Have you ever brewed a fresh cup of tea, only to realize there were particles floating around in your cup? If this happens entirely too often, it might be time to invest in a French press for your tea-brewing endeavors.
For thousands of years, steeping dried tea leaves and other spices was the primary method one used to enjoy a cup of hot tea. Many ancient societies brewed tea in clay pots and would remove the leaves once the tea was finished steeping.
Since the advent of tea bags in the early 1900s, the classic style of brewing tea has been supplanted in many parts of the world, especially in the West. Recently, however, old-style cooking methods seem to have undergone a kind of renaissance. This movement aligns perfectly with using a French press for brewing tea. I’m ecstatic that more people are taking the time to slow down and savor their food and drinks.
How do you brew tea in a French press?
Brewing tea in a French press doesn’t require much more time than steeping a tea bag in a cup of boiling hot water. By filling the container with loose tea and covering it with a press (which houses a screen), you are creating a filter for keeping tea leaves out of your cup.
Although brewing tea in a French press requires you to boil water in a separate container, many people will already be boiling water for traditional tea bags anyway. Once the water is sufficiently hot, pour it atop the loose tea leaves and spices to allow the flavors to fully develop. Once your tea has finished steeping, simply press down on the plunger and pour the tea into your favorite teacup.
Since a French press has a larger area in which the tea can steep, it is the preferred method of making tea among devout tea lovers. The difference in flavor is noticeable enough that many would never consider going back to using a tea ball or tea bag.
Are there any other suggestions regarding brewing tea in a French press?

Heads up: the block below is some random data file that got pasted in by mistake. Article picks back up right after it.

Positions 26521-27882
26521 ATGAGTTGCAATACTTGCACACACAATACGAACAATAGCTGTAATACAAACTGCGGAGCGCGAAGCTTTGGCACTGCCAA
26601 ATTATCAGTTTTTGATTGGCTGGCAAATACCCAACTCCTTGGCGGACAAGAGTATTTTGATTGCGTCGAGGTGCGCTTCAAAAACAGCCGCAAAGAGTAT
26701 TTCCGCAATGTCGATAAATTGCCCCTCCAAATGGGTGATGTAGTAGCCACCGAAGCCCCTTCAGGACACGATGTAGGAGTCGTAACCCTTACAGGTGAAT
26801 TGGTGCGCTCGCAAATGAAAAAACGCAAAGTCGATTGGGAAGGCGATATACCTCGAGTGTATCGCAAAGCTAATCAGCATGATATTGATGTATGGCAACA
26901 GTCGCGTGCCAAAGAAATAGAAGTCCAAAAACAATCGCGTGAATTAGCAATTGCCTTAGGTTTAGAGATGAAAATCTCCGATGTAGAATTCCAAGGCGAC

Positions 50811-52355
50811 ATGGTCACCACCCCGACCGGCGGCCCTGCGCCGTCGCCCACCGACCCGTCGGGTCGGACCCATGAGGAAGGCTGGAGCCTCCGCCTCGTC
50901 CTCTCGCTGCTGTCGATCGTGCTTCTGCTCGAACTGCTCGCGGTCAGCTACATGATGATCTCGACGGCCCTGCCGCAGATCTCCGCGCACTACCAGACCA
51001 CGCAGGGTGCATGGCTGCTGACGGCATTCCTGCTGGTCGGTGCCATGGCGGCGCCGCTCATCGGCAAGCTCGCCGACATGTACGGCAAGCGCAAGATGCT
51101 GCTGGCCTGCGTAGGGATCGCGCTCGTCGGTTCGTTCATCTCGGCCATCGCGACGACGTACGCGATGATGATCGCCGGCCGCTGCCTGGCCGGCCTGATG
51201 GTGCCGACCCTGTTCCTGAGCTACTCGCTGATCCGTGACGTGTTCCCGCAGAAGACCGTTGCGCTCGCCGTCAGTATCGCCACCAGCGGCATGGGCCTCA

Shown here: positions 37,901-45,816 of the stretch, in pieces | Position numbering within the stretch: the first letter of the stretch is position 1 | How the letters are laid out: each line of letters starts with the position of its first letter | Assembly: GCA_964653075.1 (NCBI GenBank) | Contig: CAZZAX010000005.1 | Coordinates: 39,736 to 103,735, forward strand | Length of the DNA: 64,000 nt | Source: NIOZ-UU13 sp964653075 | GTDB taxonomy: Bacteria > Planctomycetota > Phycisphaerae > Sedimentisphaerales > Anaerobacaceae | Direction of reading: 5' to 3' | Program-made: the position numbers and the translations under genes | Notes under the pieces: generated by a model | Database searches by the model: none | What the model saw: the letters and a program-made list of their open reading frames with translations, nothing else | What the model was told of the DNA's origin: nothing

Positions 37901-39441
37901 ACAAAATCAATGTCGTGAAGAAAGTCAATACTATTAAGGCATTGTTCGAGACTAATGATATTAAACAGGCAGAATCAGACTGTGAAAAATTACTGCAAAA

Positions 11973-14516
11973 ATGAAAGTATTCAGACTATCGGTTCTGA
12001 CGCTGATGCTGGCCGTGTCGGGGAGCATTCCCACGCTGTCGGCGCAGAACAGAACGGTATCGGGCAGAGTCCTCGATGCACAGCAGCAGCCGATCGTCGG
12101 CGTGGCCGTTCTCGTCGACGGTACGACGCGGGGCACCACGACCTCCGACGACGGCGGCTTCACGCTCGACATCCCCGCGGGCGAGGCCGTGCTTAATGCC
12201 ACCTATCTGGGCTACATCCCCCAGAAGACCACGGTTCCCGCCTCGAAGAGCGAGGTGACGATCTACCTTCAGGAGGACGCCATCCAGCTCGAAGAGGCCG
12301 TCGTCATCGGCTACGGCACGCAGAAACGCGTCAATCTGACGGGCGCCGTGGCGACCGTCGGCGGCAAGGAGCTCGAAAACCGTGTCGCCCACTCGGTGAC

Ever been up in the air on whether you wanted one cup of tea or two? Then you’ve probably boiled enough water to make two cups with the intention of throwing out the extra fluid. French presses perform best when they’re used to make the exact amount of tea that you’ll be drinking. This is because the tea will continue to steep after your press it to the bottom of the carafe.
An effective French press will press the tea leaves to the bottom of the glass container. This, theoretically, halts the steeping process. However, the leaves often continue to steep beyond their recommended limit. This releases tannins (the stuff that makes tea bitter) into the water. If you are concerned about over-steeping, use only as much loose tea as you’ll anticipate needing.
Essentially, using a French press requires a little more precision than microwaving a mug of water, tossing a tea bag in, and hoping for the best. But, it’s nothing you can’t handle! Besides, spending a little extra time brewing the tea is part of the fun!
What features should I be looking for in the best French press?
A good French press will be made from quality materials. A glass container is especially desirable in a French press, and many argue that a glass carafe produces a “cleaner” taste than stainless steel or plastic.
Glass can be incredibly fragile, however. As it breaks more easily than other materials, you might want to think about getting a French press constructed entirely of stainless steel. The downside to choosing this type of French press is mostly aesthetic.
Even if you only intend on brewing one or two cups of tea, it’s a good idea to invest in a model large enough to allow the tea to fully unfurl and develop in the hot water. By using a French press, you are already making the move away from smaller tea receptacles like tea bags and tea balls. Avoid small, confined spaces if you wish to truly enjoy some finely-brewed tea.
The screen and plunger are the two other important components of a French press. You’ll appreciate owning a press with a screen fine enough to filter out leaves as you sip a clear cup of tea. A sturdy plunger will help you halt the tea from steeping so that you aren’t left with a bitter beverage.
If you prefer brewing your loose leaf tea in a pot – here are my recommendations for functional and beautiful tea pots.
Time for a cuppa!
Are you ready to ditch the tea bags once and for all and make the switch to a French press? Be sure to choose one that is personally tailored to your tea drinking needs! You can also use a French press to brew coffee. Or, if you prefer espressos and lattes, see this article on the best espresso maker for under $200!